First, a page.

Update Jan 22: Check out the next post in this series: Advanced web scraping with Mechanize.
Scraping the web with Ruby is easier than you might think. Let’s start with a simple example, I want to get a nicely formatted JSON array of objects representing all the showings for my local independent cinema.
First we need a way to download the html page that has all the listings on it. Ruby comes with an http client,
Net::HTTP, and it also comes with a nice wrapper around it,
open-uri 1. So the first thing we do is grab the html from the remote server.
Great, so we’ve got the page that we want to scrape, now we need to extract some information from it. The best tool for this job is Nokogiri. So we create a new Nokogiri instance using the html we just scraped.
Nokogiri is great because it allows us to query the html using CSS selectors, which, in my opinion, is much simpler than using xpath.
Ok, now we’ve got a document that we can query for the cinema listings. Each individual listing’s html structure is something like the following.
Processing the html
Each showing has the class
.showing, so we can select all the showings on the page and loop over them, processing each one in turn.
Lets break down the code above and see what each part is doing.
First we get the showing’s unique id, which is helpfully exposed as part of the html id attribute in the markup. Using square brackets allows us to access attributes of the element, so using the html above as an example the return value of
showing['id'] would be
"event_7557". We’re only interested in the integer id, so we split the resulting string on the underscore,
.split('_') and then take the last element from that array and convert it to an integer,
Here we find all the tags for a showing by using the
.css method, which returns an array of matching elements. We then map these elements and take the text content and strip it of any excess whitespace. For the html above this would return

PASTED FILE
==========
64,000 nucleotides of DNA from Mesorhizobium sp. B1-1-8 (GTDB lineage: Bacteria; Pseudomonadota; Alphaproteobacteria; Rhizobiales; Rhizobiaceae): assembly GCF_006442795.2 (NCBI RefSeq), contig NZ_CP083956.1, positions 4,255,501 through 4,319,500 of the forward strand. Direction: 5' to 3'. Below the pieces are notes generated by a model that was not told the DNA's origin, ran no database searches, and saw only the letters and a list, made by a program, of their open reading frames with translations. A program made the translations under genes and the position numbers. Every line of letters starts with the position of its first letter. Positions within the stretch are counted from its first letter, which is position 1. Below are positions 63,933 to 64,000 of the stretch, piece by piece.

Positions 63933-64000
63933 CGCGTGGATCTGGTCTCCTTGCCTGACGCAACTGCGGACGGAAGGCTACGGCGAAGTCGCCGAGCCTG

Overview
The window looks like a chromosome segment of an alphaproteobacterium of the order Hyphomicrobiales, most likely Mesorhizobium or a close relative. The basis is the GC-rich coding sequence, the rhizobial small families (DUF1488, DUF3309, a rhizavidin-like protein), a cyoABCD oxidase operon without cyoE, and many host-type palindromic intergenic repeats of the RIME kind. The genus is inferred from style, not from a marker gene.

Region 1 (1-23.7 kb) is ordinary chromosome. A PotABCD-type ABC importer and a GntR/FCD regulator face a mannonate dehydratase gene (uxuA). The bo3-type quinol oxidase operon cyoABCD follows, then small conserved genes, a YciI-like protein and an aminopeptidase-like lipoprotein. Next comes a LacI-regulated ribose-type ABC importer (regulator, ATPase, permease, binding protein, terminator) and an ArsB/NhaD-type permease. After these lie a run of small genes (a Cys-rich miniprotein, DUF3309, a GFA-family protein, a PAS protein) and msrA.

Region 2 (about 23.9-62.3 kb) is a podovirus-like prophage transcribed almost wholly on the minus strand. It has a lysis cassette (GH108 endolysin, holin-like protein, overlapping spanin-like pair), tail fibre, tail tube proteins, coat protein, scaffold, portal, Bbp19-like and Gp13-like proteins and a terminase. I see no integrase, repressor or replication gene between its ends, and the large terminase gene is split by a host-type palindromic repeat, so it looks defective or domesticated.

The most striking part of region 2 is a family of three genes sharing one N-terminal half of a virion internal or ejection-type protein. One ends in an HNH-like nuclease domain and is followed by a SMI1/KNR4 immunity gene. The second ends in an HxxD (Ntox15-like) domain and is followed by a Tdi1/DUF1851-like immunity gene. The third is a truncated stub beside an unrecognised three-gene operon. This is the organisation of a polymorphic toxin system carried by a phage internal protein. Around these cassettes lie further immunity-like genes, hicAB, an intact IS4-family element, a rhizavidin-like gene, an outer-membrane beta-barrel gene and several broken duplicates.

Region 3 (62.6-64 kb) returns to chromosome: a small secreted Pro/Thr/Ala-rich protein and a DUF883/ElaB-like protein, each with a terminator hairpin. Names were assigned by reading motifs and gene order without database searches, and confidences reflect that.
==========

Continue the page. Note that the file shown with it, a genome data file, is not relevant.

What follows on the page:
["comedy", "dvd", "film"].
The code to get the title is a bit more involved because the title element in the html contains some extra spans with a prefix and a suffix. First we get the title element using
.at_css, which returns a single matching element. Then we loop over the children of the title element and remove any spans. Finally with the spans gone we get the text of the title element and strip out any excess whitespace.
This is the code for getting the date and time of a showing. It’s a bit involved because a showing can be on multiple days, and sometimes there is also pricing information in the same element. We’re mapping the dates that we find to
DateTime.parse so that the result is an array of ruby
Getting the description is quite straightforward, the only real processing we have to do is remove the
[more...] text using
With all the bits of the showing that we want in variables we can now push a hash representing the showing into our array of showings.
Now we’ve processed each showing and we’ve got an array of showings we can convert the result to JSON.
This prints out the JSON encoded version of the showings, when running the script the output can be redirected to a file, or piped into another program for further processing.
Putting it all together
With all the pieces in place we can now put the full version of the script together.
If you save the above into a file called
scraper.rb and run it with
ruby scraper.rb then you should see the JSON representation of the events printed to stdout. It will look something like the following.
And that’s it! This is just a basic example of scraping. Things get a bit more complicated if the site you’re scraping requires you to login first, for those instances I recommend looking into mechanize, which builds on top of Nokogiri.
Hopefully this introduction to scraping has given you some ideas for data that you want to turn into a more structured format using the scraping techniques described above.